The record indicates that after receiving his undergraduate degree in 1962, respondent entered the United States Navy. From 1962 to 1965, he served as a combat intelligence specialist on Navy combatant ships. During his last year of service, respondent volunteered for duty in Viet Nam, thereby extending his military service for one year. After concluding his active military service, respondent married and entered law school. He graduated first in his class and was admitted to practice in 1969. Respondent was continually employed in the legal profession from 1969 to 1983. Presently, he resides in California, where he is employed by a corporation and is not engaged in the general practice of law.

In 1972, respondent's marriage ended in divorce. Respondent claims that he could not meet his daily living expenses because of the financial burden brought on by the divorce. He also stated that his son suffered from an acute asthmatic condition during the period here in question. This condition caused his son to be hospitalized on the average of once a month and, on at least two occasions, his son almost died from the illness.

Respondent maintains that his failure to file tax returns was due to a misconception of the Federal tax laws. He denied that he wilfully avoided his obligations. Respondent maintains that his income was always reported and that withholding taxes were paid. He testified that he did not know that he could file a tax return without simultaneously paying, in full, all taxes due and owing. Being under this misapprehension, he stated that when he calculated the balance of taxes owed, he did not have the money to tender with the return and consequently did not file.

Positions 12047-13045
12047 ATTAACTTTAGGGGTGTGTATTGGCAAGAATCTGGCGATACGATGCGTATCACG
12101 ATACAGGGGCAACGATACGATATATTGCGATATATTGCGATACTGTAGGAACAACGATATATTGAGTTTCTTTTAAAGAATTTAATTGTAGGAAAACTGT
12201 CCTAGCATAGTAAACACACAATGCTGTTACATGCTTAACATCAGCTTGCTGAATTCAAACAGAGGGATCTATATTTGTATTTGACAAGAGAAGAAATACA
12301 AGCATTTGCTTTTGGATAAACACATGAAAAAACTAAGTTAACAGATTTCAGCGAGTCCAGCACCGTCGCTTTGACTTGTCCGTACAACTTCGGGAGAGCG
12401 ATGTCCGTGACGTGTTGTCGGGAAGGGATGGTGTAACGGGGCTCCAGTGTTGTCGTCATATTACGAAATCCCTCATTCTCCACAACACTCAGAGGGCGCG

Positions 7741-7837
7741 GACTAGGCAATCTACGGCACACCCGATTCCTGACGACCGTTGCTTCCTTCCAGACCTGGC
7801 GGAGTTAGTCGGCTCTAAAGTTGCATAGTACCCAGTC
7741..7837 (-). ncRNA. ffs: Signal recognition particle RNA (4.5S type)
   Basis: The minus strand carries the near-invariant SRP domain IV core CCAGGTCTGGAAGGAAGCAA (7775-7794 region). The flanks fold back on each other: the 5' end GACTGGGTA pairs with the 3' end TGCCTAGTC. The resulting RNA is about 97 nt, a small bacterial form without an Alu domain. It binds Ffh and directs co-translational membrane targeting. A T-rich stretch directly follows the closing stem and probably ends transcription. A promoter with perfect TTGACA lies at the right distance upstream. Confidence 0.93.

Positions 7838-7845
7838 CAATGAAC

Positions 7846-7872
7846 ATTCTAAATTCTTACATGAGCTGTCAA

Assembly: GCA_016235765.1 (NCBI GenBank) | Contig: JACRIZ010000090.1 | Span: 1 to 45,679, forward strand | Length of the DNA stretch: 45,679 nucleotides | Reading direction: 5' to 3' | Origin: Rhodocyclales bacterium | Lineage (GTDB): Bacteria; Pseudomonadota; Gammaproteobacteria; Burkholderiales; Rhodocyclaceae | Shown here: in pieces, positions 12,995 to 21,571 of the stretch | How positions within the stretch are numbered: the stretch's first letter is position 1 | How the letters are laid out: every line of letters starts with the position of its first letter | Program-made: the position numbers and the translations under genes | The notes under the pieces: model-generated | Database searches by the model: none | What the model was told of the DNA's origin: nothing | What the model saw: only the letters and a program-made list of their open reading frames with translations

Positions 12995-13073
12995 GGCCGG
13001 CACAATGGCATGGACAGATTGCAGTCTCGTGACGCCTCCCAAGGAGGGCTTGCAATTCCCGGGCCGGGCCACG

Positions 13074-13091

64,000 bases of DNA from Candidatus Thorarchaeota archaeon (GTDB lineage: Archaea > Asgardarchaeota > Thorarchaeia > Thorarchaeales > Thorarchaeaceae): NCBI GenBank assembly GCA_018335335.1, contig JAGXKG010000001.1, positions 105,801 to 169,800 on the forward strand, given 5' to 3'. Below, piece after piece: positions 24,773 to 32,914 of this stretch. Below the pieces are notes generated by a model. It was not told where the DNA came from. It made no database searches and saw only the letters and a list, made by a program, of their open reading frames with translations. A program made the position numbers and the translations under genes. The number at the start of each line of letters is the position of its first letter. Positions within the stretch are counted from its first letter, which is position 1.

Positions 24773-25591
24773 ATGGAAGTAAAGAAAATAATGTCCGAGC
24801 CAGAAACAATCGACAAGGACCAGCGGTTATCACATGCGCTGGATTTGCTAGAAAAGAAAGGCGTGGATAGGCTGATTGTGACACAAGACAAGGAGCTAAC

To support his position that censure is the appropriate sanction here, respondent relies upon two unpublished orders entered by this court. In In re Melvan M. Jacobs (1981), M.R. 2675, the respondent was convicted of wilfully failing to file Federal income tax returns for the years 1968 through 1971. The taxes for those years were subsequently paid in full and all later returns were promptly filed. During the years in question, Jacobs' firm's partnership returns, showing his income, were properly filed. He filed for extensions of time to file after having paid approximately $80,000 toward expected liability. The Review Board there considered the mitigating circumstances of Jacobs' busy practice, his involvement in charitable activities, and the serious illness of his wife and child sufficiently compelling to warrant censure rather than suspension.

In In re Frank W. Oliver (1980), M.R. 2454, the respondent was convicted of knowingly and wilfully failing to file income tax returns for two years. He was sentenced to 60 days in the Chicago Metropolitan Correctional Center. The Review Board there concluded that Oliver's excellent reputation as an attorney and his past service to unpopular causes were mitigating circumstances which justified censure rather than suspension.

We agree with respondent's contention that predictability and fairness require that there be a degree of consistency in the sanctions ...